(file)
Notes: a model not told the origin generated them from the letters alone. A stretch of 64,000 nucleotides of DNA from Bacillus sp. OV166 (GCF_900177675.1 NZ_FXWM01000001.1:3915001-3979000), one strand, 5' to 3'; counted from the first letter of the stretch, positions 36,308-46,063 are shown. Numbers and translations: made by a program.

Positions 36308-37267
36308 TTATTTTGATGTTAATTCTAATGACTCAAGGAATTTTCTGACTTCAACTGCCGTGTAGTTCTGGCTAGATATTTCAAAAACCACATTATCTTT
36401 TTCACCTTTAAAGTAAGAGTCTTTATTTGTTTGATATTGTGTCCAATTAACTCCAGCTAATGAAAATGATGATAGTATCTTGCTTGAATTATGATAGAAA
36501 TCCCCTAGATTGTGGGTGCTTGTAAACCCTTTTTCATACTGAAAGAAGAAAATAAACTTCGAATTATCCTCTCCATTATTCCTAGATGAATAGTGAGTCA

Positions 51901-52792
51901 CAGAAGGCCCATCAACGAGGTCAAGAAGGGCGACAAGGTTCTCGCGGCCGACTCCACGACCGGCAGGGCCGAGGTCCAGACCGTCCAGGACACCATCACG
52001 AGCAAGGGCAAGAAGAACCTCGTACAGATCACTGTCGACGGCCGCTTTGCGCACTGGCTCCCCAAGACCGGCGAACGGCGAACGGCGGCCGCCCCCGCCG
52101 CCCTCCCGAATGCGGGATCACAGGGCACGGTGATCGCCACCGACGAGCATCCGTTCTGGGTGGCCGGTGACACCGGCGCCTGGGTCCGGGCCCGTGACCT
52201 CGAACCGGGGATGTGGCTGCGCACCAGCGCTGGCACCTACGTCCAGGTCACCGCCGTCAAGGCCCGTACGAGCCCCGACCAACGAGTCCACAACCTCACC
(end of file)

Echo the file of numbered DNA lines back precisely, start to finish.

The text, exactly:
Notes: a model not told the origin generated them from the letters alone. A stretch of 64,000 nucleotides of DNA from Bacillus sp. OV166 (GCF_900177675.1 NZ_FXWM01000001.1:3915001-3979000), one strand, 5' to 3'; counted from the first letter of the stretch, positions 36,308-46,063 are shown. Numbers and translations: made by a program.

Positions 36308-37267
36308 TTATTTTGATGTTAATTCTAATGACTCAAGGAATTTTCTGACTTCAACTGCCGTGTAGTTCTGGCTAGATATTTCAAAAACCACATTATCTTT
36401 TTCACCTTTAAAGTAAGAGTCTTTATTTGTTTGATATTGTGTCCAATTAACTCCAGCTAATGAAAATGATGATAGTATCTTGCTTGAATTATGATAGAAA
36501 TCCCCTAGATTGTGGGTGCTTGTAAACCCTTTTTCATACTGAAAGAAGAAAATAAACTTCGAATTATCCTCTCCATTATTCCTAGATGAATAGTGAGTCA

Positions 51901-52792
51901 CAGAAGGCCCATCAACGAGGTCAAGAAGGGCGACAAGGTTCTCGCGGCCGACTCCACGACCGGCAGGGCCGAGGTCCAGACCGTCCAGGACACCATCACG
52001 AGCAAGGGCAAGAAGAACCTCGTACAGATCACTGTCGACGGCCGCTTTGCGCACTGGCTCCCCAAGACCGGCGAACGGCGAACGGCGGCCGCCCCCGCCG
52101 CCCTCCCGAATGCGGGATCACAGGGCACGGTGATCGCCACCGACGAGCATCCGTTCTGGGTGGCCGGTGACACCGGCGCCTGGGTCCGGGCCCGTGACCT
52201 CGAACCGGGGATGTGGCTGCGCACCAGCGCTGGCACCTACGTCCAGGTCACCGCCGTCAAGGCCCGTACGAGCCCCGACCAACGAGTCCACAACCTCACC